• G06F11/00Error detection; Error correction; Monitoring
    • G06F11/30Monitoring
    • G06F11/3065Monitoring arrangements determined by the means or processing involved in reporting the monitored data
    • GPHYSICS
    • G06COMPUTING; CALCULATING; COUNTING
    • G06FELECTRIC DIGITAL DATA PROCESSING
    • G06F2201/00Indexing scheme relating to error detection, to error correction, and to monitoring
    • G06F2201/81Threshold
    • GPHYSICS
    • G06COMPUTING; CALCULATING; COUNTING
    • G06FELECTRIC DIGITAL DATA PROCESSING
    • G06F2201/00Indexing scheme relating to error detection, to error correction, and to monitoring
    • G06F2201/865Monitoring of software

Abstract

A user device is configured to receive information that a display screen, of the user device, is turned on; and receive information that an application is initiated or used on the user device during a time period that commences based on the display screen being turned on. The user device is configured to determine an amount of power used by the display screen; determine power usage information that identifies a portion of the amount of power that is attributable to the application based on the application being initiated during the time period; and store the power usage information.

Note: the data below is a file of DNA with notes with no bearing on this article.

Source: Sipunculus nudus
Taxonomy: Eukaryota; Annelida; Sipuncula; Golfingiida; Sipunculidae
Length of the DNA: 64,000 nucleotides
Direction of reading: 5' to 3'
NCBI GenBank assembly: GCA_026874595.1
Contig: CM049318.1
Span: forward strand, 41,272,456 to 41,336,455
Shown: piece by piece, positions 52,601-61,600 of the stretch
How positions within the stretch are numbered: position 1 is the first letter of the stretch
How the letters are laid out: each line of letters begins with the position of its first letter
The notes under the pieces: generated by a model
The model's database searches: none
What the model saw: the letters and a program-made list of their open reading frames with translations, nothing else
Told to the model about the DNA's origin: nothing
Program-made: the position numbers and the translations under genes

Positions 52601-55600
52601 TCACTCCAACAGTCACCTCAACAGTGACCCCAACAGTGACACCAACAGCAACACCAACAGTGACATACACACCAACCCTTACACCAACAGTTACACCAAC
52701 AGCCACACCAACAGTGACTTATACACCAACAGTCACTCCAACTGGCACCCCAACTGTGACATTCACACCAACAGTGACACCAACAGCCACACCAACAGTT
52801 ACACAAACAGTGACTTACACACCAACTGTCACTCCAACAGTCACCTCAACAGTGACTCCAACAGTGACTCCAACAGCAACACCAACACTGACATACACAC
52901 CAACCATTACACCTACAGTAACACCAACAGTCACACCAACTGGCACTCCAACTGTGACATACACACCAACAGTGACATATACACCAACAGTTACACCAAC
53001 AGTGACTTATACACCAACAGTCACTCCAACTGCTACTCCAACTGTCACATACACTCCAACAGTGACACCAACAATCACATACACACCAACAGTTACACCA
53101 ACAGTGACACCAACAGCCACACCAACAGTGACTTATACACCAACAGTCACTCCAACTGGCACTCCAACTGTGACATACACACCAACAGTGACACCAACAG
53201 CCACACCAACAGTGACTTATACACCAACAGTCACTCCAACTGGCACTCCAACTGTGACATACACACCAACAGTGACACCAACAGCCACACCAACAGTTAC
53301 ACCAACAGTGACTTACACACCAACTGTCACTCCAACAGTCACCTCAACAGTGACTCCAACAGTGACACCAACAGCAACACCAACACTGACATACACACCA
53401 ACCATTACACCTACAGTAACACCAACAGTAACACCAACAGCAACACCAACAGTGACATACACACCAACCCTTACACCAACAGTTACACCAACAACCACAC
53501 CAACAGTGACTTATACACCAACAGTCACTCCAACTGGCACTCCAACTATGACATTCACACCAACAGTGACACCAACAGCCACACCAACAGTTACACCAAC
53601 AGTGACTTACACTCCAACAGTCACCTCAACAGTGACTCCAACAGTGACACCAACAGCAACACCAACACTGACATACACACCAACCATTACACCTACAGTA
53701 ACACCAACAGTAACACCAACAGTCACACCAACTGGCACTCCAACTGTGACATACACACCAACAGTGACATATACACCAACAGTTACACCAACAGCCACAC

Description

    BACKGROUND
  • A user device (e.g., a smart phone) may be used for a variety of different reasons. For example, the user device may be used to send/receive text messages, browse the Internet, play games, communicate with other user devices, and/or other functions.
  • BRIEF DESCRIPTION OF DRAWINGS
  • FIG. 1 is a diagram of an overview of an implementation described herein;
  • FIG. 2 is a diagram of an example environment in which systems and/or methods described herein may be implemented;
  • FIG. 3 is a diagram of example components of one or more devices of FIG. 1 and FIG. 2;
  • FIG. 4 is a flow chart of an example process for determining power usage;
  • FIG. 5 is a diagram of an example data structure; and
  • FIGS. 6A-6C are diagrams of an example process for determining power usage.
  • DETAILED DESCRIPTION OF PREFERRED EMBODIMENTS
  • The following detailed description refers to the accompanying drawings. The same reference numbers in different drawings may identify the same or similar elements.